23/03/2015

By Sarah Booth, Communications Director, GM AHSN

If you want to sell your medical device or service to the NHS, knowing how to protect your work is essential to safeguard your ideas and to ensure you get the credit and the financial returns you deserve.

Copyright and Design Rights can be used to protect your designs, written materials, drawings and other collateral. While healthcare innovators can make good use of these particular Intellectual Property Rights (IPR) there are additional, stronger methods that can be leveraged in the form of Patents and Trademarks.

Each IP protection has its strengths and weaknesses, as well as rules on the length of the protection applied, how it can be achieved, and how much it costs. Healthcare companies will probably find that more than one of these types can be applied to their business and product developments at different stages.

Patents

As a monopoly right, this is the most robust form of IP protection. If you have designed a medical device (not a service) that has real application to benefiting the NHS and its patients’ health, the ideal is to get it patented. Patents apply to many different inventions, though software can be difficult to protect by patenting.

• It typically takes 3 to 4 years for a UK patent to be granted
• Legal protection for inventions for a period of up to 20 years subject to payment of renewal fees
• A monopoly right that allows the owner to prevent others from using or exploiting the invention
• Patent protection can be very expensive to apply for – just the initial filing can cost around £4,000 to £6,000 when using a patent agent
• Employing a patent agent is not necessary but can be useful to make trickier applications stand up to scrutiny
• Can be costly to maintain, especially if protection is extended to countries outside the UK
• Needs defending by the patent owner – so you will need to consider potential legal fees

It’s not always appropriate or financially possible for healthcare innovators to apply for or maintain a patent. However, there are various ways you can utilise IP rights in your favour, that are both cost effective and which benefit your reputation – such as branding and Trademarks.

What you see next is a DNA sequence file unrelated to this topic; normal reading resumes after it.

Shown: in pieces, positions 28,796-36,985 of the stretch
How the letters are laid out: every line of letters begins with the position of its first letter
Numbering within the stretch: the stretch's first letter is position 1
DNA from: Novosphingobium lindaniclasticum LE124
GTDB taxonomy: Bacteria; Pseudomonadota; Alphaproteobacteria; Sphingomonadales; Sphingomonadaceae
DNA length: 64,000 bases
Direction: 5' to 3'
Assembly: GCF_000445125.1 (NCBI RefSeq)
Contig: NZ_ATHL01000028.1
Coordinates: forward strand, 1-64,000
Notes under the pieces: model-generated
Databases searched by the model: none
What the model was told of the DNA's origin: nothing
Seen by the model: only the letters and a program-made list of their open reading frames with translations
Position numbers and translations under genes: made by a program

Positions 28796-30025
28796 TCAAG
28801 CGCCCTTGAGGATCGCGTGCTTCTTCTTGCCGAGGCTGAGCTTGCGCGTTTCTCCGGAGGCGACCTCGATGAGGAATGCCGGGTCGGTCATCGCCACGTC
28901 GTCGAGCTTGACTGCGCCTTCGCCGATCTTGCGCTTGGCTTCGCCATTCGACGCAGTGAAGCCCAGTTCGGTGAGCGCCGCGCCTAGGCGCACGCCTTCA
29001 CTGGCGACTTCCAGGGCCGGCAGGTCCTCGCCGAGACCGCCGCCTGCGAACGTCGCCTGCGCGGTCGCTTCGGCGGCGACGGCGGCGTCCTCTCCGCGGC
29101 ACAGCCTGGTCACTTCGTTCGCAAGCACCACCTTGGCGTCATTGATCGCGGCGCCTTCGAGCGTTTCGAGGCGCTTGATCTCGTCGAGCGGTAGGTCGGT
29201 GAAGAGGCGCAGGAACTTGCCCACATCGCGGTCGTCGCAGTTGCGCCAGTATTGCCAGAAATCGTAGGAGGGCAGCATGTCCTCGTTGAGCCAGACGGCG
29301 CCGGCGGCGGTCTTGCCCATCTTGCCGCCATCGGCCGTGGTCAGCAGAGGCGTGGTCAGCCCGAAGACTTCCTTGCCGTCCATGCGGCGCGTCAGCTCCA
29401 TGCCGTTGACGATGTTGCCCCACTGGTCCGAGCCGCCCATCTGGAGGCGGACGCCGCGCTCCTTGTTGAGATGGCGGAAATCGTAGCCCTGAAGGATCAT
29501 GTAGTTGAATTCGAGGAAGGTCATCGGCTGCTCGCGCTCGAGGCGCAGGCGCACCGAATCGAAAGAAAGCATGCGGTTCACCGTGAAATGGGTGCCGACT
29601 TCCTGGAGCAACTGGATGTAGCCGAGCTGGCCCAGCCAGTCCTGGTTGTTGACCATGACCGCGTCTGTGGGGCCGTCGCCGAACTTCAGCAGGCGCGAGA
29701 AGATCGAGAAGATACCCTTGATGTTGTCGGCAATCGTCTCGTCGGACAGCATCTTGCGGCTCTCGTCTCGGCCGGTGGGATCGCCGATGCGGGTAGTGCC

A Few Words About Branding

Branding your product or service is not necessary, but it can be a relatively inexpensive way of staking your claim, especially if you have designed something for a niche market where there are currently no competitors. Even if your innovation is copied and its idea subsequently exploited by the mass marketplace, your brand identity will have helped establish it as the gold standard and go-to for quality.

A healthcare innovation company that is brand-savvy, which can saturate the market with its product on the back of a huge launch, definitely has a head start. If you take this approach, confidentiality is key if you want to launch your product with maximum impact.

Trademarks

These are part of your branding – recognisable signs or symbols used to distinguish your product or service from those of other businesses. Examples include protected brand names of medicines – like Prozac (generic name fluoxetine) – and businesses or organisations, as seen with the NHS logo.

• Help the owner to establish a brand
• Differentiate a distinctive, identifiable product or service
• Harder to defend if not registered, though they don’t have to be
• Can last forever as long as the renewal fees are paid every 10 years
• Defending your trademarks may cost you in legal fees

As we’ve said, it isn’t mandatory to have a brand or a trademark. It depends on the marketing strategies and situations of individual businesses.

More information

Healthcare developers based or working in Greater Manchester can access professional support under the Innovation Nexus initiative. Run by the Greater Manchester Academic Health Science Network (GM AHSN) and partners in the NHS and the private sector, the initiative provides support to deliver new products and services within the region.

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